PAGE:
Increase seen in tick-borne illness
DULUTH - In the winter, a fever, headache and chills probably mean the flu. But when flulike symptoms show up in the summer, you might want to check for ticks.
Deer ticks are known to transmit Lyme disease, but they also can cause human granulocytic anaplasmosis -- the second-most prevalent tick-borne illness after Lyme disease, according to Dr. Johan Bakken, an infectious disease physician in Duluth. Bakken was the first to describe the illness in 1994.
"I think it existed before but was an unrecognized infection," he said.
The first patient Bakken ever saw with this condition did not fare well and died in the early '90s. Bakken started noticing similar cases each year and, after gathering information from about eight cases, published it in the Journal of the American Medical Association.
Anaplasmosis cases have been on the rise ever since, and this year the numbers are up again in the Northland.
"Last year we saw a handful of cases through St. Luke's and this year we've seen about 20," Bakken said.
In 2009, 317 cases were reported in the state, according to the Minnesota Department of Health, a number that was up from 278 in 2008. The biggest recent jump came from 2006 to 2007 when cases spiked from 176 to 322.
Bakken doesn't know exactly what is causing the uptick in the illness but said Duluth's mild winter could be a factor as well as a more vigilant civilian population seeking treatment.
Despite the rise in cases, Bakken said it's likely many more people are affected by the disease.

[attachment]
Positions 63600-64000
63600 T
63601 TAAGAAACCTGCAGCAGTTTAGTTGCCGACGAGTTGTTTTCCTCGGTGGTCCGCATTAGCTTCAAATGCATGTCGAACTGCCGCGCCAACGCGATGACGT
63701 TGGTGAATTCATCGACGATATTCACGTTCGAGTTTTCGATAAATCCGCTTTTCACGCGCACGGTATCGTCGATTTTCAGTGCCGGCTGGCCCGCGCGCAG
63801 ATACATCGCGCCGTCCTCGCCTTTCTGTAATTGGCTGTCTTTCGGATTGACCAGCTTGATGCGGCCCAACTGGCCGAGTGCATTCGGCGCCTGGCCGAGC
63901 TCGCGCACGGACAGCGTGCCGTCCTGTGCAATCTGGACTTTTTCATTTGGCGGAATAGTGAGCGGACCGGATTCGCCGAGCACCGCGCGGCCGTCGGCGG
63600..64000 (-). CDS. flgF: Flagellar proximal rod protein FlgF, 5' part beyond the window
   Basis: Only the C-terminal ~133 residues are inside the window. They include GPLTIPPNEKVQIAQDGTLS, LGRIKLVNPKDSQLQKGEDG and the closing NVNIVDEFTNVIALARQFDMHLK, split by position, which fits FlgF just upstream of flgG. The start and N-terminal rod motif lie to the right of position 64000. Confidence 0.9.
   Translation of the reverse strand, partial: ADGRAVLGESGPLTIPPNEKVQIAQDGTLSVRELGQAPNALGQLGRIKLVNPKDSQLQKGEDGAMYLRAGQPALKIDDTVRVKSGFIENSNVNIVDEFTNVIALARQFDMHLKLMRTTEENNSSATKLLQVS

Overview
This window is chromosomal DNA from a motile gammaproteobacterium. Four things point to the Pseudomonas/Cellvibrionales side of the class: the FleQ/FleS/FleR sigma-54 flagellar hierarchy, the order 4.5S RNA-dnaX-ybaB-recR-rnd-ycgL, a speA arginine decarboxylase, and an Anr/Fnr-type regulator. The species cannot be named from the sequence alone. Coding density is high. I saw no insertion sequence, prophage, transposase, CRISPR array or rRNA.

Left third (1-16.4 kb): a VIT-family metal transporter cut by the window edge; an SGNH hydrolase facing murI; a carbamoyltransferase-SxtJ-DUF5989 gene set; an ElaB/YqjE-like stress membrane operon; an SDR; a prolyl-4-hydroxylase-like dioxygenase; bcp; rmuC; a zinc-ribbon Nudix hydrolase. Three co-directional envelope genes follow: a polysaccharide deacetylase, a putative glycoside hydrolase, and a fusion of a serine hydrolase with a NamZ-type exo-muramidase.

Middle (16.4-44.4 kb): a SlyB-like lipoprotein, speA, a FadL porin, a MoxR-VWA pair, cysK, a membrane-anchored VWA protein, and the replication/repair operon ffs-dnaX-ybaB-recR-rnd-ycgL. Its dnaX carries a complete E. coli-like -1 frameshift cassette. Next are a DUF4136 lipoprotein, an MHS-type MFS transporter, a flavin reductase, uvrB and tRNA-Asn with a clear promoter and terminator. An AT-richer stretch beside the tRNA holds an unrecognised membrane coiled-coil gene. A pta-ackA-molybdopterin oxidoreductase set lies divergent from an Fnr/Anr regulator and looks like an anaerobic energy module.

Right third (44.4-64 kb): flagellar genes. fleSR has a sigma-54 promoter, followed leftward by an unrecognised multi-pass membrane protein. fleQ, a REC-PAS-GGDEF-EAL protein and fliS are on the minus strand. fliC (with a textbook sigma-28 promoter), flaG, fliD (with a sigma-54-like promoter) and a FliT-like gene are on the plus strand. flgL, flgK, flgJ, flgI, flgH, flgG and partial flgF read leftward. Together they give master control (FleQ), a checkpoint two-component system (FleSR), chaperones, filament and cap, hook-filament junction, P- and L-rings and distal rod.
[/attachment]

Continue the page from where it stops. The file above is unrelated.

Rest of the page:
"Since it's like influenza, it's probably often written off, and mild cases go untreated," he said.
The other reason confirmed cases could be underreported to the state is that often doctors treat anaplasmosis without taking the added step of confirming the diagnosis through a blood test, Bakken said.
"With that combination (of symptoms) in this part of the country, there's really nothing else it's going to be," said Dr. Kevin Stephan, an infectious disease physician at St. Mary's Medical Center. "And within 24 to 48 hours (of taking antibiotics) the person feels significantly improved."
Stephan said he doesn't have definite numbers, but his sense is that St. Mary's probably is getting twice as many calls about it as they did last year.
Most of the time, anaplasmosis is easily treated with antibiotics, but someone with a very mild case does not necessarily need to seek medical treatment, Stephan said. However, he encouraged anyone feeling ill to see a physician.
"We've had people get very sick from anaplasmosis," he said.
Once bitten by a deer tick, anaplasmosis incubates in the body for about a week before people start to develop symptoms. Symptoms include a high fever, shaking, chills that don't stop, a splitting headache and very bad muscle aches in almost all muscle areas, Bakken said.
If untreated, the illness can last about seven days and leave people feeling exhausted for another week or two.
Antibiotics significantly speed up the recovery.
Prevention, of course, is the best way to avoid tick-borne illnesses. Recommendations for avoidance include tucking pants into socks, wearing light-colored clothing in order to spot ticks easily and performing nightly tick checks in the summer.
"This time of year people just really have to be careful, Stephan said. "Put on your DEET (insect repellant)."